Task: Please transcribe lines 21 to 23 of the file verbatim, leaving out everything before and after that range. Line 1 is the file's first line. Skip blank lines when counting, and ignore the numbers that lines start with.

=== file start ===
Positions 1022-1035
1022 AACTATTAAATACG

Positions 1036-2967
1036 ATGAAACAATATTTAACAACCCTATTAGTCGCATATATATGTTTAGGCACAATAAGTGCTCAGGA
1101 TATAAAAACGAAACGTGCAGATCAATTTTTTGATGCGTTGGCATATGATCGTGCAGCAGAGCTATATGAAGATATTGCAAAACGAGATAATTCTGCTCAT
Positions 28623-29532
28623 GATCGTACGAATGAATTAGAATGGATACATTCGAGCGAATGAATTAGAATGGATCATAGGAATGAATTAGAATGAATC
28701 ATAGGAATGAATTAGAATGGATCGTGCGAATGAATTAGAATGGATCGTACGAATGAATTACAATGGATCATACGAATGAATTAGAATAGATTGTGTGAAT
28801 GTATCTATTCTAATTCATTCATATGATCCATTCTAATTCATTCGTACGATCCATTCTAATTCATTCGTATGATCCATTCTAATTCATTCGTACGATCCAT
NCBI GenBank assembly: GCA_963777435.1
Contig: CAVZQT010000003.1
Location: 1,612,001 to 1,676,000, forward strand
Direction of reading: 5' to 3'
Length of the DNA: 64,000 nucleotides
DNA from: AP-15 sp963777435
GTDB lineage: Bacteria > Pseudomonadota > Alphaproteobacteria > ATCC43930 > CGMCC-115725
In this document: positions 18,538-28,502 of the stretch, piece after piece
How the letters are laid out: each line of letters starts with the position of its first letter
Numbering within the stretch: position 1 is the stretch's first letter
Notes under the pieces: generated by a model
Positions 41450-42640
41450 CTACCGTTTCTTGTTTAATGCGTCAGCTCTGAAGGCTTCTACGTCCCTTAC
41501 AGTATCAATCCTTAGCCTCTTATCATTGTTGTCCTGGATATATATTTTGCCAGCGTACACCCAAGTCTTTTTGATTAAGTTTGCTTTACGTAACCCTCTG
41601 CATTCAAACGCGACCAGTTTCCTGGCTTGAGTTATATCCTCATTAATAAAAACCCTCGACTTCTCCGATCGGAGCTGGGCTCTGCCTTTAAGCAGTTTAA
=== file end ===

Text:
Positions 41450-42640
41450 CTACCGTTTCTTGTTTAATGCGTCAGCTCTGAAGGCTTCTACGTCCCTTAC
41501 AGTATCAATCCTTAGCCTCTTATCATTGTTGTCCTGGATATATATTTTGCCAGCGTACACCCAAGTCTTTTTGATTAAGTTTGCTTTACGTAACCCTCTG